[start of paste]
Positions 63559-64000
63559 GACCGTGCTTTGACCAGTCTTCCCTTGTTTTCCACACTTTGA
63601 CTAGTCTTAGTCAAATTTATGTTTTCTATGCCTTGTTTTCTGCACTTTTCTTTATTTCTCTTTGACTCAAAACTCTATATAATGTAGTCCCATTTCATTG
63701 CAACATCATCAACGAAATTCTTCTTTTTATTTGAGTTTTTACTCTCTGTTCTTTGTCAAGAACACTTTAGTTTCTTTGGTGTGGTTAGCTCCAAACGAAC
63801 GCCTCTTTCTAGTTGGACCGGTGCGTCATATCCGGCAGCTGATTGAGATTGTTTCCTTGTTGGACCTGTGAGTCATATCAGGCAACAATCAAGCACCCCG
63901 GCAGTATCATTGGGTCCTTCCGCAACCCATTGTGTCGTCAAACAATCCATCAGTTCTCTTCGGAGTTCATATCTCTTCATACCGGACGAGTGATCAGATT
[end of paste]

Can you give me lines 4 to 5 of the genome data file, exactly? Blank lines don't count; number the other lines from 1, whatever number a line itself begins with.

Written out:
63701 CAACATCATCAACGAAATTCTTCTTTTTATTTGAGTTTTTACTCTCTGTTCTTTGTCAAGAACACTTTAGTTTCTTTGGTGTGGTTAGCTCCAAACGAAC
63801 GCCTCTTTCTAGTTGGACCGGTGCGTCATATCCGGCAGCTGATTGAGATTGTTTCCTTGTTGGACCTGTGAGTCATATCAGGCAACAATCAAGCACCCCG